For nearly six thousand years God has stretched out his merciful arm to save, and, by message after message, and warning after warning, has been inviting fallen man back to a place of safety; yet we find that in all ages of the world the great majority of the human race have slighted the invitation. Unbelief in what God has said, is the broad channel in which Satan is leading the multitude. He entered the garden of Eden, and by enticing words and flattering tongue, caused Eve to doubt the word of God. In Noah’s day the Lord sent a warning to the inhabitants of the earth; but Satan, ever ready to oppose, filled their hearts with unbelief, and thus they doubted until it was “too late,” and were all cut off, but faithful Noah and his family. Our Saviour tells us, “As it was in the days of Noah, so shall it be also in the days of the Son of man.”ARSH May 20, 1862, page 199.13

    It has been over eighteen hundred years since the Saviour uttered this, and yet mercy lingers. Truly can we say, “The Lord is long suffering to us-ward, not willing that any should perish, but that all should come to repentance.”ARSH May 20, 1862, page 199.14

    But we find, by carefully searching the Scriptures, that we are approaching very near the great day of the Lord, when he will plead with all flesh; not in the entreating tones of mercy, but by pouring out his wrath upon them in the valley of decision. There will be weeping and wailing and gnashing of teeth. By carefully examining the word of God, we see that a great event is about to take place on the earth. The gospel age is closing. The Lord is giving the last solemn warning to the world; but how few heartily believe it. Satan is filling the hearts of the people with unbelief. We must have living faith to overcome his power, or we too shall be led captive by him at his will. Some may raise the question, How are we to obtain living faith? The most of us have been enlisted in the cause long enough to know that we individually have a work to do. And I believe that it is high time that we begin active service, and “bring forth fruits meet for repentance.” Then the Lord will let his blessing rest upon us, our faith will increase, and we shall grow in grace and in the knowledge of the truth from day to day. May the Lord help the doubting ones, that they may believe to the saving of the soul.ARSH May 20, 1862, page 199.15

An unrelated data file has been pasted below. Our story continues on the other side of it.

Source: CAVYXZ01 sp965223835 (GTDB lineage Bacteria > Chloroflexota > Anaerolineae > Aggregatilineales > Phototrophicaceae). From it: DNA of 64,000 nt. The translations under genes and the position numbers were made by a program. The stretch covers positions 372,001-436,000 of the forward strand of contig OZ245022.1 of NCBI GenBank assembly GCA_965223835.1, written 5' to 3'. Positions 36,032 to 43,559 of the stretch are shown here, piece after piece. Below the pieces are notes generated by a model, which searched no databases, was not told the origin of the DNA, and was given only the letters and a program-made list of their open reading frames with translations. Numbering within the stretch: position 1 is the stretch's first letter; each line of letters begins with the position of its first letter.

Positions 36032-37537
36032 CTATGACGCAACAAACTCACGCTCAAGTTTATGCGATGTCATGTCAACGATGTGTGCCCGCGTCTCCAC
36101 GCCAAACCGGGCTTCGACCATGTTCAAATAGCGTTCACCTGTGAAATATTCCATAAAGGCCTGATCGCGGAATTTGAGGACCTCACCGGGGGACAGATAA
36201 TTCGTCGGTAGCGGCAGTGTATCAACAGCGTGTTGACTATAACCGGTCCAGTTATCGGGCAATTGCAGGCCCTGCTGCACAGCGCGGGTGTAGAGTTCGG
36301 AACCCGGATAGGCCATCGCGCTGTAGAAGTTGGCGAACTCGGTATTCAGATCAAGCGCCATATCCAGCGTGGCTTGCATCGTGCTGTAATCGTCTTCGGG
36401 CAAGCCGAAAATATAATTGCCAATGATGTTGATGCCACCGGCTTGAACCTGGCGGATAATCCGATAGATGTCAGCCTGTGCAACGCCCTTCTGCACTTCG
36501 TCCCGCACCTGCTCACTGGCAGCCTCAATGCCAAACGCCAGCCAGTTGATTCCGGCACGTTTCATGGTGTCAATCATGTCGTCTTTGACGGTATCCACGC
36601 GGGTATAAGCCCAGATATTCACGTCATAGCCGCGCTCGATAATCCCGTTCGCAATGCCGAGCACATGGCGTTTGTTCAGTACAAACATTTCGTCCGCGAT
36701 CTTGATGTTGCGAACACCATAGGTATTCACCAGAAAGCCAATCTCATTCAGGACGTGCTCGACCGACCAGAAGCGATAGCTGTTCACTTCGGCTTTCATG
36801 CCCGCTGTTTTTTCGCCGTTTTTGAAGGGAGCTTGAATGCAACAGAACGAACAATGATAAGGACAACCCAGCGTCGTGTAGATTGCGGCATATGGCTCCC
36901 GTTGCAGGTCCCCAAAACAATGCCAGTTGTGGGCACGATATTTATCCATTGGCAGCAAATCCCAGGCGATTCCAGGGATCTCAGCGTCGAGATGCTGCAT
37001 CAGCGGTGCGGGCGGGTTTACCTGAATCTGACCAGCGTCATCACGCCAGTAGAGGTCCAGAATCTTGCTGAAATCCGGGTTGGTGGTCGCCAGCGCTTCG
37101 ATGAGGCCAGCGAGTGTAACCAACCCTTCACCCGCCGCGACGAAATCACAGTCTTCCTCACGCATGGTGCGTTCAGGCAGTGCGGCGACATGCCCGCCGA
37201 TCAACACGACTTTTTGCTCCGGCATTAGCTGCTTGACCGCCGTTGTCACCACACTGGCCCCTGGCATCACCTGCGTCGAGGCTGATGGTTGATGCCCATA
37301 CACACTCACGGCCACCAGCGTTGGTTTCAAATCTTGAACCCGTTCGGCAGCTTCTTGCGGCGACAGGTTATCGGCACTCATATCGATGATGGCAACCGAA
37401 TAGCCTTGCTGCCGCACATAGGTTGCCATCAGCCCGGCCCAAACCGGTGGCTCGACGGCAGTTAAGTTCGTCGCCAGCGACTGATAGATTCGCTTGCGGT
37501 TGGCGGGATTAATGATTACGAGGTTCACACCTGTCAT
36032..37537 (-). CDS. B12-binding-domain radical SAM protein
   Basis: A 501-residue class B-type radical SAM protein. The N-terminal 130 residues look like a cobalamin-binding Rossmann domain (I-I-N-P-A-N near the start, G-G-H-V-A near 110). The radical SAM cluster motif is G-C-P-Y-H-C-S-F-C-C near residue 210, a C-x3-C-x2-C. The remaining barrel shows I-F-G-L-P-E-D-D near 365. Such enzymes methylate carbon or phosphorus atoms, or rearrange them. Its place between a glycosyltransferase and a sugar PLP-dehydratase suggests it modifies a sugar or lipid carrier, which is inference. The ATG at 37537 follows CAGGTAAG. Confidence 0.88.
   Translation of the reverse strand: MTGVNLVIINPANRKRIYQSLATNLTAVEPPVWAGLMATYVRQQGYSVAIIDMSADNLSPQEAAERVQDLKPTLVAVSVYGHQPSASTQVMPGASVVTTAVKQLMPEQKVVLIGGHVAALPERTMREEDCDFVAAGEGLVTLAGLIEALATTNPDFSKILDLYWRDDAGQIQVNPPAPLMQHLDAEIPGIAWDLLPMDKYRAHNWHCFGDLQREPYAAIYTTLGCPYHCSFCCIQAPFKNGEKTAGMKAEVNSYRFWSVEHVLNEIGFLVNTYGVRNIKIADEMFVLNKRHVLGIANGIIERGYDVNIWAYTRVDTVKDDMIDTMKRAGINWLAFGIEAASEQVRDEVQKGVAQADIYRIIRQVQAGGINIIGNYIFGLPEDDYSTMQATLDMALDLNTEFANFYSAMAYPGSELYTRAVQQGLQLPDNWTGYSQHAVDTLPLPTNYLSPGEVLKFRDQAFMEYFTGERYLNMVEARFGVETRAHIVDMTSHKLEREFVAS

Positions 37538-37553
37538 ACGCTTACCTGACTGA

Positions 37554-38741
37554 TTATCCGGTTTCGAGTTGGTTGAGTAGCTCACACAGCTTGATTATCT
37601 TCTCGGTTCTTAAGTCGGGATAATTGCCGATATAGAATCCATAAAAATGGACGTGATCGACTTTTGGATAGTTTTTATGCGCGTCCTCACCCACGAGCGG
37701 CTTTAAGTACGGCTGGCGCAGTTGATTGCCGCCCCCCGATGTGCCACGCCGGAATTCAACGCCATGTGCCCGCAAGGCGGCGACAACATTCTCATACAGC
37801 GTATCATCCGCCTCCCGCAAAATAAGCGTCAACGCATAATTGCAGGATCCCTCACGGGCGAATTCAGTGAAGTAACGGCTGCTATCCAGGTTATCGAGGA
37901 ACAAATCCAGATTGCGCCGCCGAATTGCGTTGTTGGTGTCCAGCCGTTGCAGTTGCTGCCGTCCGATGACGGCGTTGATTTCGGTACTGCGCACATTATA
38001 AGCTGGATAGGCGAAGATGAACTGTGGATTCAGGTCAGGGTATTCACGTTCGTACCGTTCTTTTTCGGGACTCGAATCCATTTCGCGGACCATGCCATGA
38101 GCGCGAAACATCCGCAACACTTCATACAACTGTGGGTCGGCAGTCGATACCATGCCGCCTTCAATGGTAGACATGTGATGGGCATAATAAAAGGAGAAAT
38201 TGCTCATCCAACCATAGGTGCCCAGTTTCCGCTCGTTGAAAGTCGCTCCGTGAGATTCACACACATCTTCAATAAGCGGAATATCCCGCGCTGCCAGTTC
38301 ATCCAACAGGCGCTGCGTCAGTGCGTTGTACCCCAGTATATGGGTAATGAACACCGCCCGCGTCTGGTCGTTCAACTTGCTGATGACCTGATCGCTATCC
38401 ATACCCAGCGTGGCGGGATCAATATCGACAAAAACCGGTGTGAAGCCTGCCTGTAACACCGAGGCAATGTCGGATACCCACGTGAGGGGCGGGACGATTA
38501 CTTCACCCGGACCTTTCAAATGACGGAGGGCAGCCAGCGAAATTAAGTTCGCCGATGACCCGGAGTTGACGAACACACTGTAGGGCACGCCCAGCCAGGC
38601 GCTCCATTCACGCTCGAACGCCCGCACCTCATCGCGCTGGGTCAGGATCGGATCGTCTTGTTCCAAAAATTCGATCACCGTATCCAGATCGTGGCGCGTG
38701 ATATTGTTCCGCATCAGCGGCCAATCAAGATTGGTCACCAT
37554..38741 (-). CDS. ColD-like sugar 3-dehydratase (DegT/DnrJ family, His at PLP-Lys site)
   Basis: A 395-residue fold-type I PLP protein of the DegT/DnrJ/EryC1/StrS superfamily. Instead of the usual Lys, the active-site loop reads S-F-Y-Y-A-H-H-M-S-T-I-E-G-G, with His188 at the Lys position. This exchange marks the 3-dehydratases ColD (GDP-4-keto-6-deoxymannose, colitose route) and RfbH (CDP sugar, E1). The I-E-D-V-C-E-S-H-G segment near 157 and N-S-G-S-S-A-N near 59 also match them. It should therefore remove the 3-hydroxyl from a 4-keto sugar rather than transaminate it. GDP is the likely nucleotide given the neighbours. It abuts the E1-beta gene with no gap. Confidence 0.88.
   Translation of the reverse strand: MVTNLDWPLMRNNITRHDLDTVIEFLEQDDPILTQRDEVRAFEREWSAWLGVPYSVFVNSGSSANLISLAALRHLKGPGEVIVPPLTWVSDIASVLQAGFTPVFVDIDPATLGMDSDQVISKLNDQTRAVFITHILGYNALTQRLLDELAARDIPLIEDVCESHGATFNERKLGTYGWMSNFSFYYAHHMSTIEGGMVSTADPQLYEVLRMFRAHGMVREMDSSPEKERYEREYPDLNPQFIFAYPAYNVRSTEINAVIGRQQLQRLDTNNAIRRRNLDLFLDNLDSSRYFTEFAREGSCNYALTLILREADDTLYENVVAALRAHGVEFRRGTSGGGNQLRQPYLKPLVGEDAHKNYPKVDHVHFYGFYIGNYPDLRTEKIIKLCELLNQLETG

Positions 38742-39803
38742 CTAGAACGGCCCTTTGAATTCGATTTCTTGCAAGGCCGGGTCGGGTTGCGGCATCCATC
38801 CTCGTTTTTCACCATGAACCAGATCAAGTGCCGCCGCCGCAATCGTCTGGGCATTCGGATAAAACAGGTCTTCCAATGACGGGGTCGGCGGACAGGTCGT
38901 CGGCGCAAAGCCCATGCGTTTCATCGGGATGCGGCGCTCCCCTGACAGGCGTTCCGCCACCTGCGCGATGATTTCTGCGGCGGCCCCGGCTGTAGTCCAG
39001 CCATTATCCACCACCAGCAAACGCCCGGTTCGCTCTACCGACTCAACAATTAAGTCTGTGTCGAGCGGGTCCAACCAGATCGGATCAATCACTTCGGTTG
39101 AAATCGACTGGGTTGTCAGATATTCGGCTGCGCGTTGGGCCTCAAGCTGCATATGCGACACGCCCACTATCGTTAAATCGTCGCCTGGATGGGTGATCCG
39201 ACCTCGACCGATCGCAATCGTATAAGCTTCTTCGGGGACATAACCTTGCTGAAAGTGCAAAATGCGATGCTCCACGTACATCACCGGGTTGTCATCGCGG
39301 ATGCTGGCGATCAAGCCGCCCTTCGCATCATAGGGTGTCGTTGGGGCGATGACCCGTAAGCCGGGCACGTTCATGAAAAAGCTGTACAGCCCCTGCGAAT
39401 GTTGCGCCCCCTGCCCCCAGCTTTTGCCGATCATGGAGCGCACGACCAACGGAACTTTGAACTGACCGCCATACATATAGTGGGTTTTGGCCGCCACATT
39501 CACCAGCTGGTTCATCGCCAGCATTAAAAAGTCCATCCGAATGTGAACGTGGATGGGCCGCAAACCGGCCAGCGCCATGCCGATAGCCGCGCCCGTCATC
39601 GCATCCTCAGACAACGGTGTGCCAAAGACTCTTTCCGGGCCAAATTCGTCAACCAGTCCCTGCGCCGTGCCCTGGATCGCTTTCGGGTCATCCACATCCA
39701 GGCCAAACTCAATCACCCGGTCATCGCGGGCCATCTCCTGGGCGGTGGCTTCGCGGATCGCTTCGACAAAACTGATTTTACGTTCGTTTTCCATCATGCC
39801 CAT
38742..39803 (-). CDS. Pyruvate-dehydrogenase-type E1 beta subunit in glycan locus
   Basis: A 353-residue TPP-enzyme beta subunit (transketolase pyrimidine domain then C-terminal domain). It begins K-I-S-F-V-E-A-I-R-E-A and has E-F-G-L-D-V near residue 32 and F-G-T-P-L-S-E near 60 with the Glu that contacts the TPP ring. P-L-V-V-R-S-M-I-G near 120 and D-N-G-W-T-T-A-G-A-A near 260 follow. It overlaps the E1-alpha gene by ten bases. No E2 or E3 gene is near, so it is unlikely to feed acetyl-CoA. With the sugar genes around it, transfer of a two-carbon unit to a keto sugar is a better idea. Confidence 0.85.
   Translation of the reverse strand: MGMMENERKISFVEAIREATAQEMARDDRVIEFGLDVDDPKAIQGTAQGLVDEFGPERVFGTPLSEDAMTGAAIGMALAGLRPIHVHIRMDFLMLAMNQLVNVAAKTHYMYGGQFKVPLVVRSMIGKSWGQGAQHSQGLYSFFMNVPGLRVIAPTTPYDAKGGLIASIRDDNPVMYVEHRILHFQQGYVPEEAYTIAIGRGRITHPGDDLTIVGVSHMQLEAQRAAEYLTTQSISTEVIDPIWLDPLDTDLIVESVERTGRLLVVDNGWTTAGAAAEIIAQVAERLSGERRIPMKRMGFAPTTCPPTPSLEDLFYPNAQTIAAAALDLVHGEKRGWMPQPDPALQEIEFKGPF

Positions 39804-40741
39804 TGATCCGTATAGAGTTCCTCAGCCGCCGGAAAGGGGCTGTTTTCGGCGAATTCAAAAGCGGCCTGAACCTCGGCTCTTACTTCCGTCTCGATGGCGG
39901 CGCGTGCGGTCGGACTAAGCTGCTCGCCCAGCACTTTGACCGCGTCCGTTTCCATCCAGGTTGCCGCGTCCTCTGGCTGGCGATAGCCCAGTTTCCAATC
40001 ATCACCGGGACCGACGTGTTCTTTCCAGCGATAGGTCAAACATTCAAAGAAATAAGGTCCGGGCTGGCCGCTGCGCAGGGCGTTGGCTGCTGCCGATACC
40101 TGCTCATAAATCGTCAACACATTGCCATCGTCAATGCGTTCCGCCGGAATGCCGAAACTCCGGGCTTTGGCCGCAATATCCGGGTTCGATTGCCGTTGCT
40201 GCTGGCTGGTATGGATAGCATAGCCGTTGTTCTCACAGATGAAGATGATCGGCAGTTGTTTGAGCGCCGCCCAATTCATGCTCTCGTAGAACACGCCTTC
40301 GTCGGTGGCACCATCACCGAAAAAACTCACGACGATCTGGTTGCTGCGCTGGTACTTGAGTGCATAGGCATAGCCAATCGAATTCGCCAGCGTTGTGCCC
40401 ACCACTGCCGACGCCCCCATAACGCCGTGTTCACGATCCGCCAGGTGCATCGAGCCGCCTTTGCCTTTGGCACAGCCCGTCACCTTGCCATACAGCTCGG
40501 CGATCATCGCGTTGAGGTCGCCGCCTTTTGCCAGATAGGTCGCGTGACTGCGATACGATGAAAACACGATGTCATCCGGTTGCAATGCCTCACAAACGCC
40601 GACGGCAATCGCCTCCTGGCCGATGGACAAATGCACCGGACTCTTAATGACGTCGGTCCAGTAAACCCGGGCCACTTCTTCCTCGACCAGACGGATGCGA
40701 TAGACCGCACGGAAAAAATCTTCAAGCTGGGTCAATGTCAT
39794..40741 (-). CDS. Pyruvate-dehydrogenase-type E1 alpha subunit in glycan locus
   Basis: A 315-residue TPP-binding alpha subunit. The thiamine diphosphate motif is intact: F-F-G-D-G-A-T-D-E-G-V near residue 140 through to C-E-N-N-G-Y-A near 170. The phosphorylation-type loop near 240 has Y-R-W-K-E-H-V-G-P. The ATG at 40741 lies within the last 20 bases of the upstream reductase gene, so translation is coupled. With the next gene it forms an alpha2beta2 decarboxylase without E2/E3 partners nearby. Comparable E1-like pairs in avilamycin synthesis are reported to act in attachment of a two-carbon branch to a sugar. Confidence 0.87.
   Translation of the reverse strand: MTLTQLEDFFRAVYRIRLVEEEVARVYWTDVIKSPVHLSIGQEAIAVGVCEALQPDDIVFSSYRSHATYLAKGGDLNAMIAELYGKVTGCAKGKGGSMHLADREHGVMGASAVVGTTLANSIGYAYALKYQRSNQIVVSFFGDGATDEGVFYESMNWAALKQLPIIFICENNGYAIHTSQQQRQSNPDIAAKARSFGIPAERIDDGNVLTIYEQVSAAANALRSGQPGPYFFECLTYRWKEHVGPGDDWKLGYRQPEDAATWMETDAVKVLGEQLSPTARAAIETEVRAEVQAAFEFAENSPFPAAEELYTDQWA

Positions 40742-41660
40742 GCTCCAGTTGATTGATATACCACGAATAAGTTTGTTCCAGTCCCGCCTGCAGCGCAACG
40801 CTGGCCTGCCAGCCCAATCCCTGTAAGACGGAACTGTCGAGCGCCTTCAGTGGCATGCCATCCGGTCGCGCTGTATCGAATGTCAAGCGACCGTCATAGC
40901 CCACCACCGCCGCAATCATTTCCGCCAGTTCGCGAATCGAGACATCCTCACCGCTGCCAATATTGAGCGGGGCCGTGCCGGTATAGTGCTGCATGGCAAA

I for one want a deeper work of grace in my heart I want all my actions to accord with the high standard of truth, that I may be where I can receive the counsel of God, and be ready to act in his service.ARSH May 20, 1862, page 199.16

    Brethren, let us gird on the whole armor, act out our faith, and the Lord will bless us abundantly.ARSH May 20, 1862, page 199.17

    Yours striving for the victory.
    I. D. VAN HORN.
    Blackman, Mich.

    As flowers never put on their best clothes for Sunday, but wear their spotless raiment and exhale their odor every day, so let your life free from stain, ever give forth the fragrance of the love of God. - Sel.ARSH May 20, 1862, page 199.18

    Extracts from Letters


    Sister E. Comings writes from Wilton, Wis: “It is about three years since I heard the proclamation that the Sabbath day was still in force, which caused me to turn to the law and to the testimony, and by diligent search I found it to be the truth that the seventh day is the Sabbath of the Lord our God, the same that it ever was, and I am trying to keep it. The Bible is now a delightful study, and I can truly say, great and marvelous are the truths revealed therein, and it doth greatly rejoice my heart to hear from my brethren and sisters through the Review, with whom I am determined to struggle on striving for eternal life. I have desired the eye salve that I might see, and as the light is growing brighter and the scales are falling from my eyes, it causes me with deep humility of heart to praise and adore the Highest for his wonderful works to the children of men. Yes, dear brethren and sisters, my heart overflows. I have made some conquests over sin, and I hope through the grace that is in Christ Jesus, to be an entire overcomer that I may be enabled to stand before the Son of man at his second coming, which I believe to be not far distant.”ARSH May 20, 1862, page 199.19